Joey Ramone passed away 17 years today. The news shocked the world: a pillar of the punk explosion across the globe, Ramone defied conventional thinking and challenge the concept of music.
The punk scene reached new heights in the 1970s. While The Sex Pistols, led by Johnny Rotten, were taking over the UK, Joey Ramone & the Ramones were putting New York on the map. While Rotten was confrontational and in-your-face, Ramone was solemn, but his message was still menacing. His ability to call upon a generation and speak to youth outcasted by society was powerful. While the Ramones wouldn’t see the commercial heights of The Clash or Sex Pistols, this underground mystique almost adds to their legacy. They weren’t for the masses, and fans wanted it to stay that way.
Joey Ramone was born Jeffry Hyman on May 19, 1951 and formed the band as a young adult in the early 70s. They started to form a song structure that had yet to exist–it was fast, the length was short, and the delivery always packed a megawatt punch. He started out as the drummer but moved to lead vocals prior to the release of their self-titled debut album.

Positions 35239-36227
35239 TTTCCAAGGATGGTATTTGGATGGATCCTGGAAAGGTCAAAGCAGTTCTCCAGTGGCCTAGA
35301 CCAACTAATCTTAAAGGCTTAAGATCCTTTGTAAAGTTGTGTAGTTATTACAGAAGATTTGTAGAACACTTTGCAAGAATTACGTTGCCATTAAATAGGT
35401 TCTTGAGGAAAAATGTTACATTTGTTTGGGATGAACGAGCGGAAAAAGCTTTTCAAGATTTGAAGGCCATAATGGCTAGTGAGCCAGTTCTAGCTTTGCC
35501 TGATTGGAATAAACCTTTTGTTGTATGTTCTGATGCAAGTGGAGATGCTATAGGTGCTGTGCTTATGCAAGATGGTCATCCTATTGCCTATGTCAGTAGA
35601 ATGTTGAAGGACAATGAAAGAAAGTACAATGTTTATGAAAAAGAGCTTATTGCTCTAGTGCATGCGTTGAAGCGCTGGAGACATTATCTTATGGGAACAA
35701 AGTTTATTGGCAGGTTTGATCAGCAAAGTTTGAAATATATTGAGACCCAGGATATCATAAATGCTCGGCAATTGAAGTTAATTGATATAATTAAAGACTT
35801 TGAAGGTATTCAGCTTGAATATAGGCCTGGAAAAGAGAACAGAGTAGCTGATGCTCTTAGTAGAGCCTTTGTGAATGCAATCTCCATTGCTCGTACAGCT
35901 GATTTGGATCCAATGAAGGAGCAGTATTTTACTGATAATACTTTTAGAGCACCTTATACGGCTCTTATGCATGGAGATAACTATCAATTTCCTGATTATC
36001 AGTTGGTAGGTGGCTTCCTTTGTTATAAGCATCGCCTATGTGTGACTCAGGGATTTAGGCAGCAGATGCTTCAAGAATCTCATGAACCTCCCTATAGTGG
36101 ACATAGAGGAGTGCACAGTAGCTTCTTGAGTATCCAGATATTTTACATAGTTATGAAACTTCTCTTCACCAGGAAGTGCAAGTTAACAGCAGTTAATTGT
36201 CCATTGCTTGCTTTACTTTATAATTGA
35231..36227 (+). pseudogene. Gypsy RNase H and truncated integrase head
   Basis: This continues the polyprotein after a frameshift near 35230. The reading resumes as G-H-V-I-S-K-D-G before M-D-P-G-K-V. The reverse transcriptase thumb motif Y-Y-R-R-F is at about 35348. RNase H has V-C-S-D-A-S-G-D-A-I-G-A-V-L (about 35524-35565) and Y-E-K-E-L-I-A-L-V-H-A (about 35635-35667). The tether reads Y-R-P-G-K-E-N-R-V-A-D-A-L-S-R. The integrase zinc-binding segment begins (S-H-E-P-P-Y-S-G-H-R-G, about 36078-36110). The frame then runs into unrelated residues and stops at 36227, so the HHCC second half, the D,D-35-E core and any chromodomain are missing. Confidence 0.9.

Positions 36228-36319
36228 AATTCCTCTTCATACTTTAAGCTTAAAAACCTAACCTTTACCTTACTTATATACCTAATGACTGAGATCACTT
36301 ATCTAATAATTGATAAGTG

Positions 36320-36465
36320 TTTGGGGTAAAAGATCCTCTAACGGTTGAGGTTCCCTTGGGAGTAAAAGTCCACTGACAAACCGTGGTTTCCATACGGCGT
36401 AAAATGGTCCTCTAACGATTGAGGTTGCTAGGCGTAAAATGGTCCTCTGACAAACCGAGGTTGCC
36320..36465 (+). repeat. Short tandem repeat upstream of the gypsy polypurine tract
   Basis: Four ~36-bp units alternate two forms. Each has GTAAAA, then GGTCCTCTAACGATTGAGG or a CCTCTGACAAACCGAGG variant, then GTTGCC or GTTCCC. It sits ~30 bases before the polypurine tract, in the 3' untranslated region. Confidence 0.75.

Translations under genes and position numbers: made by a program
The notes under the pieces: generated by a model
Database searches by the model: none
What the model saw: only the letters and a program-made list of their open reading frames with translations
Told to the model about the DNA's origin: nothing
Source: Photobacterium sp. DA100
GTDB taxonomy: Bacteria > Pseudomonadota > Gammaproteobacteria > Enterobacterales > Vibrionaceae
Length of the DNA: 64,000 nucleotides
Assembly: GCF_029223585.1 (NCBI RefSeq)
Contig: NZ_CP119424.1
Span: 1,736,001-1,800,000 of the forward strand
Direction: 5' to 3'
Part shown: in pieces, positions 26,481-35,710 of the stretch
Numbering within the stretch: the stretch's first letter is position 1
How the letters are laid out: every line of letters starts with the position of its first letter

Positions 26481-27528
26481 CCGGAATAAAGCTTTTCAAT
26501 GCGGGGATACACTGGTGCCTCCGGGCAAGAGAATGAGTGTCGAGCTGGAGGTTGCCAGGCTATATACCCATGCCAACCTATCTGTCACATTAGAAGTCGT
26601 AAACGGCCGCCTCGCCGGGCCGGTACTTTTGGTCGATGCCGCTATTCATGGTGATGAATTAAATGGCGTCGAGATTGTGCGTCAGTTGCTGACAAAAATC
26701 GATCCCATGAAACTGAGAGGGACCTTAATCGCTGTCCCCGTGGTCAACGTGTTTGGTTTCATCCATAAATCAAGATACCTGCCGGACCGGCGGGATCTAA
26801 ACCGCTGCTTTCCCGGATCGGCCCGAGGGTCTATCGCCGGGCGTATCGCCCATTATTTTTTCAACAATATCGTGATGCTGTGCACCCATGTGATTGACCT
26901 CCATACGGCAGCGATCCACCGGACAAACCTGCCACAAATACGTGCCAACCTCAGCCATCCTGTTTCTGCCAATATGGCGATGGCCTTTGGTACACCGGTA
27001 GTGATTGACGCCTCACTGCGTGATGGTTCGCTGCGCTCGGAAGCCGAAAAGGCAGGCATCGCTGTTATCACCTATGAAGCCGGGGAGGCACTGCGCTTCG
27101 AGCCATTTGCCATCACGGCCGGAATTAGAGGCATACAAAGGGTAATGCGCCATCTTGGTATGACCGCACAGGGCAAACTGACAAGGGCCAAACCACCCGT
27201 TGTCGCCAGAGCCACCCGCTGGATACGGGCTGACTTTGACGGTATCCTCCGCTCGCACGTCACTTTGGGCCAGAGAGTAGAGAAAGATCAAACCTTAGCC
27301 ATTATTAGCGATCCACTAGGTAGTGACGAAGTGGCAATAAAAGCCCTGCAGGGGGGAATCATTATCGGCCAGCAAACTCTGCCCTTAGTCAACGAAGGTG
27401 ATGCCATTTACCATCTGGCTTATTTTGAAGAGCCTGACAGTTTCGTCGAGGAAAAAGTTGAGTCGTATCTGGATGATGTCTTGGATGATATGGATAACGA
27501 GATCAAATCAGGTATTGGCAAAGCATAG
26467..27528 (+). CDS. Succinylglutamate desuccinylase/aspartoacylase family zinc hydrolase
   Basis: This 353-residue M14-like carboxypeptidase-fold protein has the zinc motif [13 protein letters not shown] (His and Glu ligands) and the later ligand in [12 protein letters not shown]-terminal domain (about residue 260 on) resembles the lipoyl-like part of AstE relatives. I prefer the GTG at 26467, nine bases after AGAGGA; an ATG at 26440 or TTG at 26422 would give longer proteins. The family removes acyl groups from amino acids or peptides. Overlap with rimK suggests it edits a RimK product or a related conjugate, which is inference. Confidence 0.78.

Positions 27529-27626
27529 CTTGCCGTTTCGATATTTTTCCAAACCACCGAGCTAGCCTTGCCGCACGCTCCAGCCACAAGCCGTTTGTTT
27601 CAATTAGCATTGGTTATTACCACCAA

Songs like “Blitzkrieg Bop”, “I Wanna Be Your Boyfriend” and “Rockaway Beach” failed to make any grounds on the charts, but the band built a reputation on the touring circuit.
The 80s would bring many member changes and some stylistic switch-ups, including ventures into heavy metal. Joey said the introduction of Richie Ramone was “the greatest thing to happen to the Ramones. He put the spirit back in the band.”
He would remain with the band until 1996 when the members parted ways.
Joey was diagnosed with lymphoma shortly after the dissolution of the band, and passed away six years of battling the disease on April 15, 2001. He was 49 years old.
Joey would posthumously be honoured at the Rock and Roll Hall of Fame alongside the original members in 2002. Green Day performed a trio of Ramones songs to honour the punk pioneers, further cementing the influence Joey would have on future pop punk.
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